I interviewed Naama recently at her small office in Encino (which is the size of a middle-class living room and has a staff of five professionals who can hear each other's phone conversations constantly) to find out how Jewish World Watch is able to mobilize tens of thousands of Jews (mostly from Southern California) to take effective steps for using leverage and creative approaches for stopping genocides, rapes, mass murders, and ethnic intimidation tactics. Frankly, I have never before experienced an organization that does so much good without a lot of overhead or wasteful spending.

According to Naama, who is the mother a four month old child and is a brilliant scholar/activist trained at the Genocide and Holocaust Studies Program at Clark University in Worcester, Massachusetts, "When Rabbi Harold Schulweis started Jewish World Watch in 2004, he wanted to make sure that our experience and values as Jews could be utilized to save lives in a major way. Our director Janice Kamenir-Reznick has a law, business, and hands-on activism background which helps her to frequently come up with practical ideas like the solar cooker project in Sudan to get immediate and crucial help to people who are in desperate situations. Since our organization has such a small, nimble, and flexible staff of five people, but we also have the ability to mobilize huge numbers of passionate volunteers, fundraisers, and team-builders at more than 60 local congregations, we are able to try out new ideas and innovative approaches that larger organizations with big national offices can't do."

One of the reasons Jewish World Watch has been so effective in such a short amount of time to save lives and influence legislation and media attention is because they know how to work with already existing temples, social action committees, activist groups, and numerous allies. Naama explains, "We didn't try to build a big organization, but instead we found ways to mobilize and empower numerous congregations who felt the urgency of what we are addressing but they became far more effective when they combined their talents and passion through carefully-designed projects that can help save lives and influence public opinion immediately. For instance, even though Ahavat Torah Congregation is not a large temple, it has been extremely active and helpful far beyond what anyone could have anticipated. As a result of the many people who contribute to our programs and show up for our activism events, we have been able to influence important legislation, develop three medical clinics and maternity wards in Darfur, purchase and build numerous wells to provide life-saving drinking water to hundreds of thousands of refugees, and significantly reduce the number of rapes and murders in war-torn areas."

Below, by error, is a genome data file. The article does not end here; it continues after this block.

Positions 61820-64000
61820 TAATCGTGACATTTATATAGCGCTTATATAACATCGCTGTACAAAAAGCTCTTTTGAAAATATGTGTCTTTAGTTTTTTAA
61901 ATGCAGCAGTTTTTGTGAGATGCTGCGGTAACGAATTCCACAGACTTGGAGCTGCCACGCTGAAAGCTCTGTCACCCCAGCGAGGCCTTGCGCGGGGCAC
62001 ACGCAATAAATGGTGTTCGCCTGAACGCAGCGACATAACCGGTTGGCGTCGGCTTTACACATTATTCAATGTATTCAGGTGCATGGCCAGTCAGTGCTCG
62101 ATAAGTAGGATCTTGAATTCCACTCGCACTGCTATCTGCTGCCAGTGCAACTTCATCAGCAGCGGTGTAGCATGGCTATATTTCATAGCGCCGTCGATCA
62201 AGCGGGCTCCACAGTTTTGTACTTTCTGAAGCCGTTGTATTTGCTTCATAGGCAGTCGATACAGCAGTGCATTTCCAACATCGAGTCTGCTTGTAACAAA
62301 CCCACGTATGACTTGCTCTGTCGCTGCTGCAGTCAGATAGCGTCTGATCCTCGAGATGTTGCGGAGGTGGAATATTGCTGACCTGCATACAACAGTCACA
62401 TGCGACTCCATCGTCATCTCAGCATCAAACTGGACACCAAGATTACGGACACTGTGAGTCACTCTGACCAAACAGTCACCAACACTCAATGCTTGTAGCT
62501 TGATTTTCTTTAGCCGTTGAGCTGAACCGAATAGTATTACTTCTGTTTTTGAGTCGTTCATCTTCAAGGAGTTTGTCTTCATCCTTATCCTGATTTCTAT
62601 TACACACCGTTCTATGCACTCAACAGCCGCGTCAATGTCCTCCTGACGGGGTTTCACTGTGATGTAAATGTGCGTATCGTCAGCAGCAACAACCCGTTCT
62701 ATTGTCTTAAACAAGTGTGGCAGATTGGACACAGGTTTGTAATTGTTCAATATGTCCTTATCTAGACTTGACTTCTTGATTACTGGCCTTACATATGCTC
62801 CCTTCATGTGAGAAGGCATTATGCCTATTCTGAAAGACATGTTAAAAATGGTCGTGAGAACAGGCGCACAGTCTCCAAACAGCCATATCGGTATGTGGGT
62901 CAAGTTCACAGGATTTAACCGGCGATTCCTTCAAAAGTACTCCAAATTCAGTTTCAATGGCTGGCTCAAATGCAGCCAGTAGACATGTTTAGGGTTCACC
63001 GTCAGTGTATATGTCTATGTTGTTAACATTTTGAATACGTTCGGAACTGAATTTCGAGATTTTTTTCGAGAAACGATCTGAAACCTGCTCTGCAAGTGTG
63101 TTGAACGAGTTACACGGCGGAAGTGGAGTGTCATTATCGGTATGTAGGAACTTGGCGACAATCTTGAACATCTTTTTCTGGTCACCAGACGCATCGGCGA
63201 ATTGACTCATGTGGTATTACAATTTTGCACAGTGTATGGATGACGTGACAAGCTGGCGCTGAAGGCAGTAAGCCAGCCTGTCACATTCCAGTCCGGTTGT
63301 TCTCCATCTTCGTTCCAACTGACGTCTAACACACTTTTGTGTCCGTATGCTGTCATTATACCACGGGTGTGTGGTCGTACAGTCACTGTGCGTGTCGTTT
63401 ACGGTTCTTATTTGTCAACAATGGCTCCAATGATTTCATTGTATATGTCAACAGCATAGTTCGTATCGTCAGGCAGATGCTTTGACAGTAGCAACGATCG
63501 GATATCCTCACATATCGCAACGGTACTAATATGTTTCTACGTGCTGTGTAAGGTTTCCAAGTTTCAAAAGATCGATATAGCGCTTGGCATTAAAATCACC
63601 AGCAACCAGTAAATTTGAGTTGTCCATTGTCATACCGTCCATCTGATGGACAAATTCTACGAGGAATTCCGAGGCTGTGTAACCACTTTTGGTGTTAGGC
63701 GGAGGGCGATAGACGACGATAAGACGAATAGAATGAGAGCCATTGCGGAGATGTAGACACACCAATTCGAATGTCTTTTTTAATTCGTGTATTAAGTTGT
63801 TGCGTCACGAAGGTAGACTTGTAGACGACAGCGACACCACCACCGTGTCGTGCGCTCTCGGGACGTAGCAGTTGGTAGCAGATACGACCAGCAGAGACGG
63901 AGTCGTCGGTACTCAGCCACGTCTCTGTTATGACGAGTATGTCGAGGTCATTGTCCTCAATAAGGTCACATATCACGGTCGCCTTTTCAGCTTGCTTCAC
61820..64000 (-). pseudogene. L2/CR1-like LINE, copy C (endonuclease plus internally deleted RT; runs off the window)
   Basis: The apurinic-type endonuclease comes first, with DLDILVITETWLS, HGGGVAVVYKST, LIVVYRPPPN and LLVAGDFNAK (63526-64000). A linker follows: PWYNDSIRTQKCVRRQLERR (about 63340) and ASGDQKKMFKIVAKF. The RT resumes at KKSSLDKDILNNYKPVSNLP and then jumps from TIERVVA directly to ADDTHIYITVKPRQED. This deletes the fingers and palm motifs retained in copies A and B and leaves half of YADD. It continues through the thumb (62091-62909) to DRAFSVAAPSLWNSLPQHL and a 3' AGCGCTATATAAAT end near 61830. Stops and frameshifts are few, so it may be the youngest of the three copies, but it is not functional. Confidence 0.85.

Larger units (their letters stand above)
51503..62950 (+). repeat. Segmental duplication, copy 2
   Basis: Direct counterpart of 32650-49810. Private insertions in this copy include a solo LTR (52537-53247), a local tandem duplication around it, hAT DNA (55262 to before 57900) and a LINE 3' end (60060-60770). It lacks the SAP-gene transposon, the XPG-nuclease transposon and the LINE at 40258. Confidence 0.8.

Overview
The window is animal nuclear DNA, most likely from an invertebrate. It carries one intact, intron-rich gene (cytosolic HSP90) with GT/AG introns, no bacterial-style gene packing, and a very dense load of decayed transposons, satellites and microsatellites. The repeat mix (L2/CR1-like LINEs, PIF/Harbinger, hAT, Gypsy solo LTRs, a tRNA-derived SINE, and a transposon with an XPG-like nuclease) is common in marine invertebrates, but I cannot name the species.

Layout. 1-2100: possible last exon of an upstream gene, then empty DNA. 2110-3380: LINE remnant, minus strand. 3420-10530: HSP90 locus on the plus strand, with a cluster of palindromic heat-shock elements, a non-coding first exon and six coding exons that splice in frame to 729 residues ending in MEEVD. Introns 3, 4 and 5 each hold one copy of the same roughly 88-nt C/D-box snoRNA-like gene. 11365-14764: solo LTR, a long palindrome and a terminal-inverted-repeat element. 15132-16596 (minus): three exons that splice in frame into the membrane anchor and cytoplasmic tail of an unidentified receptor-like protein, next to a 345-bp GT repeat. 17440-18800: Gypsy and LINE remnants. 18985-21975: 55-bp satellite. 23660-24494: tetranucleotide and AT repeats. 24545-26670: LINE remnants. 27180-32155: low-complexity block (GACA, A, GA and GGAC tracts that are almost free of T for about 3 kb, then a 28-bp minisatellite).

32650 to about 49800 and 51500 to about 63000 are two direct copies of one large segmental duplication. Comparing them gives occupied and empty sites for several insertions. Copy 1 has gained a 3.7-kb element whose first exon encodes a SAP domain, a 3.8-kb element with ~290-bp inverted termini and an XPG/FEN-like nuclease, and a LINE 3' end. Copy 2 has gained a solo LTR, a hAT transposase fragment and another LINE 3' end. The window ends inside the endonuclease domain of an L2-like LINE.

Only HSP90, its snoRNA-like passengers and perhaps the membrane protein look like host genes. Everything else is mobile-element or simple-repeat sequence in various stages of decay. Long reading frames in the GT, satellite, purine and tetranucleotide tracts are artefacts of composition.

Vivian Gold is a psychologist in private practice in West Los Angeles and an Associate Clinical Professor at the UCLA Medical School. Active on the social action committee of Ahavat Torah Congregation, Vivian became interested in doing more for Jewish World Watch because, "When I heard that 5 1/2 million people have been killed in recent years in the Congo, that number was so close to the 6 million that we all remember so strongly. It was like a bell went off in my head that said, 'Wake up. This is happening right now and we need to do a lot more to stop it.'"